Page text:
But Alan was watching the first one I had seen. It was full of life, darting this way and that, impossible to catch.
“That one,” Alan declared, pointing at the vanishing tail. “That one has lots of life. I want him.”
I had a bad feeling in the pit of my stomach but there was no talking Alan out of his decision. A short while later, we left the shop with a small terrarium, some cedar chips, a little stick with a round fungus growing out of the top of it, the heat lamps and a UV lamp to mimic the sun. And one rather jumpy little iguana who seemed to be running at the insides of the small cardboard box in my hands.
It was cold outside, a grey February in Canada. The cold wind whistled around the box and I quickly opened my jacket to protect the little cold blooded creature which was, for now, in my care.
It was not an auspicious introduction to this animal’s new life.
The iguana lasted with Alan for no more than two weeks. In that time, it grew beyond the first terrarium and Alan, not surprisingly, discovered that he didn’t have the money or the interest to feed and care for what was, essentially, a wild animal.
During that time, I had been reading about caring for iguanas in the book I had bought that day at the pet shop.
I read about the iguana trade, a lucrative business involving the capture of babies who are often smuggled in burlap sacks, transported on planes to northern climates to be sold in generally unequipped pet shops. I read about how fast iguanas grow, what an ideal diet in captivity would include, the dangers of too much phosphorous and not enough calcium, the stress that iguanas suffer in captivity, and how long they could live if cared for properly.
When Alan came to me and said he was going to return the iguana to the pet shop, that I had been right and it had been idea, I was horrified.
“You can’t take it back there!” I cried. At that moment, I knew I would take it in myself and rescue it from the pet shop and from Alan.
I found a more reputable pet shop that actually did know about iguanas and their needs, and I spent a lot of time with the staff, choosing the right food, bedding, lighting and terrarium.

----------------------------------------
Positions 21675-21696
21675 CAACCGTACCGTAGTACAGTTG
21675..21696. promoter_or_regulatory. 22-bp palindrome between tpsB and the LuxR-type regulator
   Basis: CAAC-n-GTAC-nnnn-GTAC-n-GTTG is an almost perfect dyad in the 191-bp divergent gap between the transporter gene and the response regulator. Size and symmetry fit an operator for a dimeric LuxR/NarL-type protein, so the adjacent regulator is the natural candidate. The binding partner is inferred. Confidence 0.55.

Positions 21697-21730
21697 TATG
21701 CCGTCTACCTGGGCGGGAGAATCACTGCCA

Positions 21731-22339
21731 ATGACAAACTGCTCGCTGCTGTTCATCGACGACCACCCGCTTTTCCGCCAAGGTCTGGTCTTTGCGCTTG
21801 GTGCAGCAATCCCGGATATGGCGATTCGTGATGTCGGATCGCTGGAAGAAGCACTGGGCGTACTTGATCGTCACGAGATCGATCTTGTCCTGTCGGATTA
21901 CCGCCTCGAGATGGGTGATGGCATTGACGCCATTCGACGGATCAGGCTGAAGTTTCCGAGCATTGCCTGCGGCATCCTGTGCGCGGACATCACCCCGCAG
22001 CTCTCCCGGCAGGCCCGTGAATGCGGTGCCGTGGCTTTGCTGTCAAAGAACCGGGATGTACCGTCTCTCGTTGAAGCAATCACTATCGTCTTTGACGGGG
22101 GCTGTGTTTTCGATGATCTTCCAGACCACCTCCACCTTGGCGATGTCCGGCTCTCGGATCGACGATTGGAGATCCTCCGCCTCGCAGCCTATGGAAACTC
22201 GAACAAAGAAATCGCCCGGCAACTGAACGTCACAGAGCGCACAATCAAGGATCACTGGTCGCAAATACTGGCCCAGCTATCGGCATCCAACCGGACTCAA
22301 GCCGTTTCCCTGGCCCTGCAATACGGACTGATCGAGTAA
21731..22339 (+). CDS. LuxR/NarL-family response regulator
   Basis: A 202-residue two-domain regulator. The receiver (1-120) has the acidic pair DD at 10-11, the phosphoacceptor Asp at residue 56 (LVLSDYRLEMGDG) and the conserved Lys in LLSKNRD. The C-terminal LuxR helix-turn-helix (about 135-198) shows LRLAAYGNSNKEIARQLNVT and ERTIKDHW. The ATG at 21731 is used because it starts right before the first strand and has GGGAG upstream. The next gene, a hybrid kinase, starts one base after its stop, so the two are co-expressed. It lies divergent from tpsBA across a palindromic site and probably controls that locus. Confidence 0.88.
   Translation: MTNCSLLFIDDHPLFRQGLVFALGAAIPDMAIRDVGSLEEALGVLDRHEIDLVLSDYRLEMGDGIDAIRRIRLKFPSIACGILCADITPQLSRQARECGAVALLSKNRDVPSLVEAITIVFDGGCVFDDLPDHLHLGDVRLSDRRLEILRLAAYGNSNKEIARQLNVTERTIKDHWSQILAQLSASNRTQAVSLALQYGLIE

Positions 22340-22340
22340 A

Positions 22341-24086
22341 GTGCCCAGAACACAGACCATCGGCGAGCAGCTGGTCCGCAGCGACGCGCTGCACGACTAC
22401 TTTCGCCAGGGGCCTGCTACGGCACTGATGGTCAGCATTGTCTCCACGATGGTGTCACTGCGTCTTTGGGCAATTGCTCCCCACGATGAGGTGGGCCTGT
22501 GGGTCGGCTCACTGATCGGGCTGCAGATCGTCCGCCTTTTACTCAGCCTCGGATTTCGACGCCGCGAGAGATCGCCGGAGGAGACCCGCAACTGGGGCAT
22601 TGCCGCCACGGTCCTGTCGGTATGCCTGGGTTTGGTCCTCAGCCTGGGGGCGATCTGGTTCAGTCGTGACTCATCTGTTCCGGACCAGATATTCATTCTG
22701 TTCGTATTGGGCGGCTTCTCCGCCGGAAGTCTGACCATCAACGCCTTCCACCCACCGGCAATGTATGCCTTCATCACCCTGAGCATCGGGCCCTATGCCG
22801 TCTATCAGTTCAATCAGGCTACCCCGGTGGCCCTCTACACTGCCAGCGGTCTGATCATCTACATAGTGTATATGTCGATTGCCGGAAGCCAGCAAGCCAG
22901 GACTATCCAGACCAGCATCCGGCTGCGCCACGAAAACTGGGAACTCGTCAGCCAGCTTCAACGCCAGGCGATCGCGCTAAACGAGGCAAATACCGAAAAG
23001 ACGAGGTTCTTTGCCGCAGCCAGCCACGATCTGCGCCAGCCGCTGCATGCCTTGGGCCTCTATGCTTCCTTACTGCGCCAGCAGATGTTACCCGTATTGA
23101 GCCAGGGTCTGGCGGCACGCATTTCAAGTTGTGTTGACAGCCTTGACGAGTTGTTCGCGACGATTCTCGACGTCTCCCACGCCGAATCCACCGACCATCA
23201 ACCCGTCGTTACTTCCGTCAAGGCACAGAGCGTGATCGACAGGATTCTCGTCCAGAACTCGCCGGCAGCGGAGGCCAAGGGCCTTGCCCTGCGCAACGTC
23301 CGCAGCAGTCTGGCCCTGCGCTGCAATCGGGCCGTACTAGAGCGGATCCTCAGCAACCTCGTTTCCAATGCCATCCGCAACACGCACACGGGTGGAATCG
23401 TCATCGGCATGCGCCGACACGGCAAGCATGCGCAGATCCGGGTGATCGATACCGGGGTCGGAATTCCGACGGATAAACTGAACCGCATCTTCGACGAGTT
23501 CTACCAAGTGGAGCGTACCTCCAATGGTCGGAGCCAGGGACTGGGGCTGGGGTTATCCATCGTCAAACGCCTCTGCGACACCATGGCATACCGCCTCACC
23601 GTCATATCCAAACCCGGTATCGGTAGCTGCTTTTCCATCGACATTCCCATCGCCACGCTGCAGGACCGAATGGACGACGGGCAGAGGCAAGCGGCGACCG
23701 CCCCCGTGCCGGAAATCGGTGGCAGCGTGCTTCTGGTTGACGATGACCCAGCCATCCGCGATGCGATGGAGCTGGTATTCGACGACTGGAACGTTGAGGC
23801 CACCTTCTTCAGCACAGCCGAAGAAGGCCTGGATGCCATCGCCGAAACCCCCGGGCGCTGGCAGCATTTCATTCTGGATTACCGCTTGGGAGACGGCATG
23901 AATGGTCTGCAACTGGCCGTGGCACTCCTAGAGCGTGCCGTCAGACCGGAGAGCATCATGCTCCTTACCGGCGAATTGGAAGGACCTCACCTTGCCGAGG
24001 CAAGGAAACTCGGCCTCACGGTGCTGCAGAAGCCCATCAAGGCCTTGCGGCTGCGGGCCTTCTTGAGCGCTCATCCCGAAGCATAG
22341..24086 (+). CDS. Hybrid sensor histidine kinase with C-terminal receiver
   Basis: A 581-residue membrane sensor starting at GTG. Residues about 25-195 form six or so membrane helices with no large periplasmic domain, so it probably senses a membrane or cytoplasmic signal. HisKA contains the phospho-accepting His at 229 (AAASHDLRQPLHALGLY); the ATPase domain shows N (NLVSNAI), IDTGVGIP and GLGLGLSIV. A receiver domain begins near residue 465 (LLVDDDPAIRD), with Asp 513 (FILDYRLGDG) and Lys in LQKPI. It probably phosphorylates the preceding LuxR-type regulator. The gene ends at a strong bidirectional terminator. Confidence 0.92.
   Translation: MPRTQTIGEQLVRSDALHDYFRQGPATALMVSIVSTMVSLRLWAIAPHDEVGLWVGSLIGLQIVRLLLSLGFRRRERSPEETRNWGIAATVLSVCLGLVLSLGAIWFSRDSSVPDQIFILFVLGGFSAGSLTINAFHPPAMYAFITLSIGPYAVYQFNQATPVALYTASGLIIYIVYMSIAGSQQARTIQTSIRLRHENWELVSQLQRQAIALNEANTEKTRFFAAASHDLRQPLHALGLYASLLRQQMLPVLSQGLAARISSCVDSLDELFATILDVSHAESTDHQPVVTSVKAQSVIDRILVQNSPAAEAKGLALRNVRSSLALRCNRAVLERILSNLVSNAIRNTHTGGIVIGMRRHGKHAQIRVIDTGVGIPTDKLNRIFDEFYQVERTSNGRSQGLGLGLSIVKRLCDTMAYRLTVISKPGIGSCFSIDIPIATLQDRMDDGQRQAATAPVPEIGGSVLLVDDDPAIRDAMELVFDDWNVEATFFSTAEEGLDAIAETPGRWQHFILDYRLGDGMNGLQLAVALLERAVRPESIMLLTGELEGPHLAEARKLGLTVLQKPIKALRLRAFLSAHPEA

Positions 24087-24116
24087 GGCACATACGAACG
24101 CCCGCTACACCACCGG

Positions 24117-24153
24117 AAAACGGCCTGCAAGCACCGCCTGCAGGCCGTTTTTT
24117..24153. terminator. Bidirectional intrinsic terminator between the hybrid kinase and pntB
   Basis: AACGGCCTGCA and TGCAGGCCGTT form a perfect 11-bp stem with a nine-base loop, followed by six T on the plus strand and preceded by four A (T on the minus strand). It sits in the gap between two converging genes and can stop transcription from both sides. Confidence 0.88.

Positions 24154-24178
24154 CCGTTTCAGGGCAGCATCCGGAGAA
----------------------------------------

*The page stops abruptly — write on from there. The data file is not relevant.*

Initially thinking it was a male, I named him Kerouac after the writer. It seemed to suit him; an outsider, unique, beautiful, fierce and fiercely alone.
Kerouac flourished in my care.
I fed him raspberries, prickly pears which I peeled myself, every now and then getting spines in my fingers, red peppers, the odd fresh fig, and pounds upon pounds of kale, collards and dandelion greens, as well as dried pellets specially formulated for iguanas. I started eating dark, leafy greens myself.
I bought him better lights.
I let him wander around my room until he needed to go back under his heat lamp.
In the summer, I fashioned a harness out of a pant leg and took him out in the warm sunshine. The sudden appearance of this strange creature in the outside world sent the birds screeching and fluttering into the sky which made Kerouac nervous and sent him off partway up a tree after them, his long tail whipping like a sharp switch.
I was amazed as I watched him grow, as I observed him learning to recognize the voices of different people, the different sounds their keys made when they came home. If he heard someone he didn’t trust, his amber eyes would grow wide, his dewlap would drop and he would bob his head in a way that was supposed to be threatening. It was fascinating how much character and personality his little face could emit.